Norway Maples (Acer platanoides) are native to Europe but now constitute a major part of the urban forest in Eastern Massachusetts. They are fast growing and can reach 100 feet or more in height. They have earned a bad reputation and are now listed as invasive and are prohibited for sale. They were planted in the landscape in the 1950s but no one knew what a problem they would become.
Norway Maples are undesirable because they:
Of course, they are large trees and do provide benefits such as shade, wildlife habitat and air filtering and therefore preservation should be considered when possible. Because these maples develop more issues as they become older and larger, they need more intensive management than other species do. The best approach is to have your tree inspected by a qualified arborist and then develop a pruning plan and installation of cabling and bracing specific to your tree’s needs.
All trees clean and filter the air, provide shade and cooling, buffer noise and wind, add to neighborhood character and beauty, and provide homes and hiding for suburban wildlife that would otherwise be displaced or non-existent. Big trees with their much larger biomass can produce substantially more of these benefits than smaller trees.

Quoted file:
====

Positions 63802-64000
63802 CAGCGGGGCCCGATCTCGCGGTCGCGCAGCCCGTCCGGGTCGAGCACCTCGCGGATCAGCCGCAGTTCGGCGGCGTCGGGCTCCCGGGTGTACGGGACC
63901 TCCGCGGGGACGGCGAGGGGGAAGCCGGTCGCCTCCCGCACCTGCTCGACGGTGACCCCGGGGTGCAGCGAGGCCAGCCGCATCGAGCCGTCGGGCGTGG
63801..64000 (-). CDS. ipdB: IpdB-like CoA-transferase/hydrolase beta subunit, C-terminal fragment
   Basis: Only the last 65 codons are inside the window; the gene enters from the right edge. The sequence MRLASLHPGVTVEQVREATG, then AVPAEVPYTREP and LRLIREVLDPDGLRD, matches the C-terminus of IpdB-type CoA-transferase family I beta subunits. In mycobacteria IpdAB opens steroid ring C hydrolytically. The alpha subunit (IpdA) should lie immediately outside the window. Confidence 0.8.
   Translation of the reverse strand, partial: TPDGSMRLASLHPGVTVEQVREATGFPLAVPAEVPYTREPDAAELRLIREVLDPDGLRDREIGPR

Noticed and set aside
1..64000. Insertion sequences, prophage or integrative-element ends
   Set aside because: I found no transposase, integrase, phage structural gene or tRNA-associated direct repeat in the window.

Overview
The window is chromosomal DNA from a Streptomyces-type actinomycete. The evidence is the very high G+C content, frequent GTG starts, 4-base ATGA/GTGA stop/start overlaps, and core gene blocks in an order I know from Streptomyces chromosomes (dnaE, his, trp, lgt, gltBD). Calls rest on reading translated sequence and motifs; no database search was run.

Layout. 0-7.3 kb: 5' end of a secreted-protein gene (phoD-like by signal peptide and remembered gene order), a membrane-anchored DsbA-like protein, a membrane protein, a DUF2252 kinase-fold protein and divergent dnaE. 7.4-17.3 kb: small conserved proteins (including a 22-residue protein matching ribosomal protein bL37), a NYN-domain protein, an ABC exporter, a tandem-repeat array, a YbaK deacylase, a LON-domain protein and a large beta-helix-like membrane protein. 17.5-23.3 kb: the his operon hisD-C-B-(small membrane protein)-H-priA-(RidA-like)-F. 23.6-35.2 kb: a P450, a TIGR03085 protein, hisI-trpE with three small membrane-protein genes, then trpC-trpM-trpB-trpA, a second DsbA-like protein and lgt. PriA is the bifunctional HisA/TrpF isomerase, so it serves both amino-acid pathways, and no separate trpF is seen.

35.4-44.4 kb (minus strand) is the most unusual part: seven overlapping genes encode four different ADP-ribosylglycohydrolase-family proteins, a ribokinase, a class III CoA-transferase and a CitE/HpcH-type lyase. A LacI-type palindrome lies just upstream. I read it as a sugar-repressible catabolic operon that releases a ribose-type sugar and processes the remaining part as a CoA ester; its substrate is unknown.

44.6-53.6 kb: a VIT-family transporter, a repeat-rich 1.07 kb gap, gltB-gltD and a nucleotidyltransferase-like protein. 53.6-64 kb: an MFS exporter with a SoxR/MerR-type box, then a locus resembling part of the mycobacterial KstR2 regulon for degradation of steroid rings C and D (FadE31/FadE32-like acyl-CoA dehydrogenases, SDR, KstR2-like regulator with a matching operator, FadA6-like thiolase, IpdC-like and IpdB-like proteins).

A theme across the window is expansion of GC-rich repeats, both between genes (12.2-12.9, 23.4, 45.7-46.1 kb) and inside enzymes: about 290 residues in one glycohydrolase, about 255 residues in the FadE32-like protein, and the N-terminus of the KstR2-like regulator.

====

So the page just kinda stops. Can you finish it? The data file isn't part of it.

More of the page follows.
Unfortunately the very thing that makes them great also makes us afraid; their size. Living under a great big tree brings many concerns for safety and property damage. Before calling for a removal or aggressive pruning such as topping, tree preservation should be considered. Some people think that topping a tree manages its size, but topping a tree causes decay and rot over the long term and the tree will resprout many fast growing suckers that will have to be continually recut, thinned or restored. For more info, see Why Topping Hurts Trees. Trees that are too big for your comfort level can be correctly reduced in size by making selective cuts but, similar to topping, it is costly and labor intensive to manage trees to be smaller than they are supposed to be. The best approach is to cultivate a strong and healthy tree that you can trust with the help from a certified arborist. If you just can’t accept the risk that comes with living under or near big trees, removal is your only option. Risk is greatly subjective, but an arborist can assess what risk level you are living with through a hazard assessment and can develop a maintenance plan for your tree(s).